I’ve long been fascinated by baby names, so this 538 post on the age of various names, e.g., the average Steven is 45, the average Fred is 64, hit my sweet spot like a white-chocolate bunny wrapped in twizzlers.  So cool to see a graph of things we inherently know, e.g., these are names for old people:

silver-feature-oldest-women-names

And conversely, it’s fun to see the new trendy baby names.  E.g., the typical Mason is a scant six years old:

silver-feature-youngest-men-names

As for me, I was quite clearly born right around the time of peak “Steven” as the median age for my name is 45.  As for my son, David, apparently I’ve given him a relatively old name as it is 46.  Also quite fun to see once popular names that have made a comeback, e.g., Oliver, that have a huge interquartile spread.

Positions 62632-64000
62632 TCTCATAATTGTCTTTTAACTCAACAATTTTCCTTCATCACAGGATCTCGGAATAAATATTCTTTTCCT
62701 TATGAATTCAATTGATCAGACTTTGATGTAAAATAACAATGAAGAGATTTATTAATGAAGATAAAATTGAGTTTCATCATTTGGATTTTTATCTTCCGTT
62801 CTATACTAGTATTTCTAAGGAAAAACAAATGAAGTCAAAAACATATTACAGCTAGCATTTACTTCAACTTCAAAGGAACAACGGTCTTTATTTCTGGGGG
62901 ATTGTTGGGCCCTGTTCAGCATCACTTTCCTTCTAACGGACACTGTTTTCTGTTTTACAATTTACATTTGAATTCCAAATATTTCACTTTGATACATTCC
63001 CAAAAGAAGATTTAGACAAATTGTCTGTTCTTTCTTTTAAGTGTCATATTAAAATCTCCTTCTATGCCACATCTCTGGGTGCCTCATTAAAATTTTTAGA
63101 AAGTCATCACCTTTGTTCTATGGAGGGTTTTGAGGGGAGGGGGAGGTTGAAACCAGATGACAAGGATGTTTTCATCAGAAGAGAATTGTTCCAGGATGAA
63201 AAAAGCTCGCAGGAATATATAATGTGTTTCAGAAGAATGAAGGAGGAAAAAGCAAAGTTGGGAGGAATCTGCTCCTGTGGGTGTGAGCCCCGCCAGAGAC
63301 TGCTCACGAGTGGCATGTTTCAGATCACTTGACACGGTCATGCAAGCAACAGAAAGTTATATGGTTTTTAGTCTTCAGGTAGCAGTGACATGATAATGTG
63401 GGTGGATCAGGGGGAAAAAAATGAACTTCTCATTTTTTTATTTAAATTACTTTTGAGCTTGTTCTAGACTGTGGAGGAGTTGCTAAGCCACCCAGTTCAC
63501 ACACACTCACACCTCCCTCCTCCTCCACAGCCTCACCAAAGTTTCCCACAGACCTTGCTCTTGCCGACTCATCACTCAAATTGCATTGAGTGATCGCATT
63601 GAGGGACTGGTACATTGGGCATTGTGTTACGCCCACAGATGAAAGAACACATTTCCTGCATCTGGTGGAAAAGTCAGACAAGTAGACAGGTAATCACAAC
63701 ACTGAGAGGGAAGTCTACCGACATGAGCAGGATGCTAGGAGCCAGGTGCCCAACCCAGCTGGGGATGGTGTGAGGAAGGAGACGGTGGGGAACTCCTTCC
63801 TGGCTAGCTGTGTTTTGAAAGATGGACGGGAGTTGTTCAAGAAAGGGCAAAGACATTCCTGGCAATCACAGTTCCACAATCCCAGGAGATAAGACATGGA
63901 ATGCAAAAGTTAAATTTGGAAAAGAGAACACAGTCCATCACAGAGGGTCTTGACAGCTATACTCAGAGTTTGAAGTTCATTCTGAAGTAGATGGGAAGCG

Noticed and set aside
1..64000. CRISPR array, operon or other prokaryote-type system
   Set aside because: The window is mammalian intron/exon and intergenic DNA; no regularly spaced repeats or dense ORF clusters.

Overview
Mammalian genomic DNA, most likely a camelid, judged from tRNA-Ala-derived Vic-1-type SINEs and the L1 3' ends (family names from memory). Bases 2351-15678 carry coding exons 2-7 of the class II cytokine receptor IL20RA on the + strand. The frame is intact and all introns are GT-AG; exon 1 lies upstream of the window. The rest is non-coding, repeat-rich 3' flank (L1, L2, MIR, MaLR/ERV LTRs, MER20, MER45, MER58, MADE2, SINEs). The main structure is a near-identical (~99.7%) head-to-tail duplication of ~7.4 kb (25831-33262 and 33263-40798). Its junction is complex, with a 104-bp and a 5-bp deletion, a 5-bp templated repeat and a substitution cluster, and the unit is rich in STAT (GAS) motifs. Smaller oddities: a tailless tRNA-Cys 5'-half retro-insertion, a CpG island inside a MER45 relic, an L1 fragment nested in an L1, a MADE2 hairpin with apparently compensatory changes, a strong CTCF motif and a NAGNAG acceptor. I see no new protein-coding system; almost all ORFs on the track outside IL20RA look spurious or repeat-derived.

Lots more fun stuff.  Check it out.

Photo of the day

Telegraph gallery of never before seen photos from WWI frontline:

A Viscount in the Armoured Cavalry Branch of the French Army left behind a collection of hundreds of glass plates taken during World War One (WWI) that have never before been published. The images, by an unknown photographer, show the daily life of soldiers in the trenches, destruction of towns and military leaders. The year 2014 marks the 100th anniversary of the start of the WWI.

Field Marshal Horatio Herbert Kitchener (2nd L) meeting French General Albert Baratier (R), on horseback, as French Marshal Joseph Joffre looks on (2nd R), on the Champagne front, Eastern France in 1915Picture: REUTERS/Collection Odette Carrez

Men: do the dishes and the laundry to help your daughters

So, this is pretty cool research:

Dads who want their daughters to aim for prestigious professions should start by doing the dishes or loading the washing machine, a new study suggests.